JAWS is a classic movie not because of its shark but because its shark is hardly in the movie.
Check out what the late producer Richard D. Zanuck told Rue Morgue about the shark that was, it seems, almost never working:
Steven [Spielberg] and I have often looked back and said, “You know, if we had all the tools that we have today, we wouldn’t have made as good a picture” because we would have overdone the shark, if we could have just digitally done whatever we wanted. The irony…is that the shark was in the script in the first scene. But it wasn’t working. So it inspired Steven and the writers and myself to come up with alternatives. You just see that girl being pulled back and forth in the water and then going down. You never see any sign of the shark because we didn’t have it, even though the script says it jumps out of the water and gets her. But [the shark] was on dry-dock.
The absence of the shark – but the fear that it could appear at any moment from the dark expanse of the deep – was what propelled a B-movie notion into JAWS.
Sometimes it’s what you don’t see that scares you, intrigues you, and entices you. It’s what you can’t see or hear that sparks desire.
A tease. “Something worthwhile that you can’t see or hear yet – right after this.”
A story. Suspense builds from challenge, through struggle, to resolution – and from one day to the next.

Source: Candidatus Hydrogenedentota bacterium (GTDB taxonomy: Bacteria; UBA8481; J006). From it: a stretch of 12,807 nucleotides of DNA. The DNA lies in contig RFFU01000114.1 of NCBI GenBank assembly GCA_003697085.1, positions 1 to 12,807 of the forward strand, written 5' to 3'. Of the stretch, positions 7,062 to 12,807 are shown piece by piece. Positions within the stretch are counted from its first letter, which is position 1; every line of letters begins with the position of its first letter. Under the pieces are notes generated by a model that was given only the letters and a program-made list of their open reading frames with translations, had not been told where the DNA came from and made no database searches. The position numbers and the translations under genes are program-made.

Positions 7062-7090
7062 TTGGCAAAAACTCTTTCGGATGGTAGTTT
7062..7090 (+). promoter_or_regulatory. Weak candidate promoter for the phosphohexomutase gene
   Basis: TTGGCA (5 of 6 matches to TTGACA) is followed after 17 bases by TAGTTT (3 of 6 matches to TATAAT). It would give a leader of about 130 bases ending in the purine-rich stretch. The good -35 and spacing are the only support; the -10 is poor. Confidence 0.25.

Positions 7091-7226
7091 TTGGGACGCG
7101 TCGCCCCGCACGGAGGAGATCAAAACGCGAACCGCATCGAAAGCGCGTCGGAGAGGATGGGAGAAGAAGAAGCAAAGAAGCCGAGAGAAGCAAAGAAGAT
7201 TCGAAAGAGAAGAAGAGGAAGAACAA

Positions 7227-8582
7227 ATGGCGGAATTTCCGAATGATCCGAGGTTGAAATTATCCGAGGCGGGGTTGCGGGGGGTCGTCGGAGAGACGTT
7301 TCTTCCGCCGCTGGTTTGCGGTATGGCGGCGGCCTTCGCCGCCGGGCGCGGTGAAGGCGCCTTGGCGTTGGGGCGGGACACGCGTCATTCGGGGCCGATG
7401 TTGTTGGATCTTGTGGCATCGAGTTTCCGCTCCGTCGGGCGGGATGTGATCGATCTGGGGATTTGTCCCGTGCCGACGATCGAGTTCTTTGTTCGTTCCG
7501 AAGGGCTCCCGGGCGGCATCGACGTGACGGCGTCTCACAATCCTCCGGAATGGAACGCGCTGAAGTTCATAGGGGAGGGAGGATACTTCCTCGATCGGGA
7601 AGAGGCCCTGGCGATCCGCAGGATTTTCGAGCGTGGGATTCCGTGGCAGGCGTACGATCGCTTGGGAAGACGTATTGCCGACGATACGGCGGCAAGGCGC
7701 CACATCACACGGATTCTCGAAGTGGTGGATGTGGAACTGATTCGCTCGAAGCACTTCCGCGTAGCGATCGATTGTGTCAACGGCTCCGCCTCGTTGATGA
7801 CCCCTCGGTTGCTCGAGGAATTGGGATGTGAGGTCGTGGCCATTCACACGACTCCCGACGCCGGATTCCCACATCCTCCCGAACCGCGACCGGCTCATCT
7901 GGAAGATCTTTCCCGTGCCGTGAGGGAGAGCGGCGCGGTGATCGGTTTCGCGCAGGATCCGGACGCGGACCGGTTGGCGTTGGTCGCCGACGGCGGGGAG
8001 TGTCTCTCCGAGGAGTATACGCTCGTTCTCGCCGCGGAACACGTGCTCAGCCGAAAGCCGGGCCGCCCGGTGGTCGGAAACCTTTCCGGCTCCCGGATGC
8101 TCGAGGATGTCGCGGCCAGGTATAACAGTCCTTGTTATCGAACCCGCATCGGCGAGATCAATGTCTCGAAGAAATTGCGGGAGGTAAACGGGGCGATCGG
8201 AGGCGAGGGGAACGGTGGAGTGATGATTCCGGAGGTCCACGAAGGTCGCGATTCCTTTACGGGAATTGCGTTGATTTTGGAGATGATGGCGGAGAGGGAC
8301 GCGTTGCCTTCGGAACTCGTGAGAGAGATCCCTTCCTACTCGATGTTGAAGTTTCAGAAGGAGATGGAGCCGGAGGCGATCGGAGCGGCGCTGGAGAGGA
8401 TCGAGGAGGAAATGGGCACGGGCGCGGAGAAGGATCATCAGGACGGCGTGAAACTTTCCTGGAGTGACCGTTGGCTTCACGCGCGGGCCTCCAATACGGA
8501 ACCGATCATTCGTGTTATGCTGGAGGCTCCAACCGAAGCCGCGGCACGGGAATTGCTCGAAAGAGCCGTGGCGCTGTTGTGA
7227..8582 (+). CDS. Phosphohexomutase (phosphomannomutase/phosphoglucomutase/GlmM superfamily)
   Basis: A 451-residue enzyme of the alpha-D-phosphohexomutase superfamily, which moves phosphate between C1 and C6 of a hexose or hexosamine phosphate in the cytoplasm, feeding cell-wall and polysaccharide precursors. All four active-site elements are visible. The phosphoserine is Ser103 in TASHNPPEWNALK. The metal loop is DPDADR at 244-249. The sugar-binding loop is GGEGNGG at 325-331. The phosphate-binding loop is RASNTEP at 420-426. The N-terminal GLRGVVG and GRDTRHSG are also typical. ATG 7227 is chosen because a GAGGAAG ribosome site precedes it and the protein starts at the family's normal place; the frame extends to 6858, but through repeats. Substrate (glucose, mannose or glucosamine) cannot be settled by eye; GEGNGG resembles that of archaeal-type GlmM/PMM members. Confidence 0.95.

An expectation yet to be satisfied. When a piece of news breaks, radio listeners ask “I wonder what Rush Limbaugh or Howard Stern will say about this?”
Yet too much of radio has a “timeless” quality – there’s no past and no future, just an everlasting now. One great, familiar song after the next, punctuated with a minimum of production value and personality. No mystery, no suspense, no tease, no story, no expectation just beyond reach.
“Consistency” is what this used to be called. “Boring” is what it may best be called today, in an era when novelty and stimulation is as close as the nearest mobile device. Have you ever looked over someone’s shoulder as they’re flipping through their Facebook newsfeed? “Consistency” is not what they’re seeking, folks. A newsfeed is the channel-surf of the digital age.
Nothing about your audio brand should dwell in the “everlasting now.” There should always be something great just ahead, a surprise lurking around every corner, a suspenseful moment worth tuning in.
So keep that shark in dry-dock as often as possible.
And avoid the toxic and timeless “everlasting now.”